In recent days if there wasn’t a line outside a UK petrol station, chances are it was empty of fuel.
Now Prime Minister Boris Johnson says the fuel crisis is starting to ease, and we’re hearing similar sounds of optimism from within the industry.
The Petrol Retailers Association said a survey of their members revealed 37% of filling stations were out of fuel – that may not sound good, but it’s an improvement from the weekend.
The fuel crisis has impacted everyday lives, but also jobs: taxi drivers, delivery drivers and of course essential workers, including first responders.
The British Medical Association suggested the government designate some filling stations as a priority for such staff.
The UK government put the British Army on a hard standby, with personnel trained and ready to drive fuel from refineries and platforms to forecourts that need it.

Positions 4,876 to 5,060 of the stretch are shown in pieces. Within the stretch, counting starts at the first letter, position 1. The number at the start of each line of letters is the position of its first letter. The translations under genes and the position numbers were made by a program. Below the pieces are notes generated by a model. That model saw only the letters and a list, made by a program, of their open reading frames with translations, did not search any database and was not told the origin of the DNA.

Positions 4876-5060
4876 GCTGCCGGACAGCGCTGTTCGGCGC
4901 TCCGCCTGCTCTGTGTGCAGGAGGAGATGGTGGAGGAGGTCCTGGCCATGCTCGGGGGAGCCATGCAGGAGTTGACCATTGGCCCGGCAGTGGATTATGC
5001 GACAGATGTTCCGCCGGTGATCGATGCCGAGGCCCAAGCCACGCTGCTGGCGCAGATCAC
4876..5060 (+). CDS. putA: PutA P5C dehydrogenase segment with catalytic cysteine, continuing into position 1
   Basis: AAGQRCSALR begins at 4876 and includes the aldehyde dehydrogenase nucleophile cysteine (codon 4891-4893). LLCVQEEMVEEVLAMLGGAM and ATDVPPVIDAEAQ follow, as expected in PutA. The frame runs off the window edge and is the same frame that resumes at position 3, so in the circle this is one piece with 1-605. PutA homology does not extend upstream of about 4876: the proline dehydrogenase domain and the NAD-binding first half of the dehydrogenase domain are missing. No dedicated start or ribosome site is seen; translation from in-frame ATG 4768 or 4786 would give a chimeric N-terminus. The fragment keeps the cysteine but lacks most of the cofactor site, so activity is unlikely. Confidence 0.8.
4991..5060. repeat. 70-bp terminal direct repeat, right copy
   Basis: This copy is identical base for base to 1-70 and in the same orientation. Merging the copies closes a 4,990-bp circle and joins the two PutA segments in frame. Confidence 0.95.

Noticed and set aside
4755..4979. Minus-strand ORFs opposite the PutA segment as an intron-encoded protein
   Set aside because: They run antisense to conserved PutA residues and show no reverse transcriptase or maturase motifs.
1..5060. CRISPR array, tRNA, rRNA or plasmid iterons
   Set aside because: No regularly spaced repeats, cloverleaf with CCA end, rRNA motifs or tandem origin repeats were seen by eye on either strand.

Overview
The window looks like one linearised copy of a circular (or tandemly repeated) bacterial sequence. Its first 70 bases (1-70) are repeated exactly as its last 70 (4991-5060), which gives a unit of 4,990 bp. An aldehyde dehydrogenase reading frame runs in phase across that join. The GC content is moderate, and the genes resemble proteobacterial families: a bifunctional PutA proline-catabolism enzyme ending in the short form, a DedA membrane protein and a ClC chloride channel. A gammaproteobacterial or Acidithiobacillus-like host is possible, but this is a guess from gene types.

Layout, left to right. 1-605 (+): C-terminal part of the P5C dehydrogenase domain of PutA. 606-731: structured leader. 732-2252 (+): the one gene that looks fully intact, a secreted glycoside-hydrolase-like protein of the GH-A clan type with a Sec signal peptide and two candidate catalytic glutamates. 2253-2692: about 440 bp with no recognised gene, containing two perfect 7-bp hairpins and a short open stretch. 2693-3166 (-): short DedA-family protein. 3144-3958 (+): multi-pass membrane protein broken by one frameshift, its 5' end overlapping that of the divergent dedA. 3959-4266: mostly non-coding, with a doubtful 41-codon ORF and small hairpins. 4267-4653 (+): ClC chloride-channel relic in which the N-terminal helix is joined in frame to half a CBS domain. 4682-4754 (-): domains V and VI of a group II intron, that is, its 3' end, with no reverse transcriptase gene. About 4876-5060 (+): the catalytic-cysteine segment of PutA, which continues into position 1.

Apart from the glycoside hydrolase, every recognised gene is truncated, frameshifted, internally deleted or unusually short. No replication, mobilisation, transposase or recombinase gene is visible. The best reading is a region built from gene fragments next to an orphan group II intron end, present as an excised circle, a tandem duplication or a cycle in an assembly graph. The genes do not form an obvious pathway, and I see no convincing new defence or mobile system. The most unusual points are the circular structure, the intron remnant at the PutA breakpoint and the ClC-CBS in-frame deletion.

They’ve also made policy announcements to tackle the issue at the heart of this crisis: a lack of truck drivers.
In addition to encouraging retired drivers with an HGV qualification to return to work, they’re offering temporary visas for 5,000 foreign drivers.
It’s a fraction of the 100,000 drivers that the UK needs, according to the Road Haulage Association.
The president of the British Chambers of Commerce compared the temporary visa scheme to throwing a thimble of water on a bonfire.
Supply chains remain fractured for multiple sectors due to a shortage of UK truck drivers. It’s an issue that’s been years in the making, but is reaching a breaking point now, with a confluence of causes: Brexit, the pandemic, online shopping demand, low wages, not enough driving instructors to name a few.
Tempers are frayed, and it’s not just within the echelons of power, with some scenes of violence at petrol stations between drivers lining up for fuel.
This petrol crisis may be easing, but the UK’s winter of discontent could be just beginning as a shortage in drivers threatens more supply chain crises before Christmas.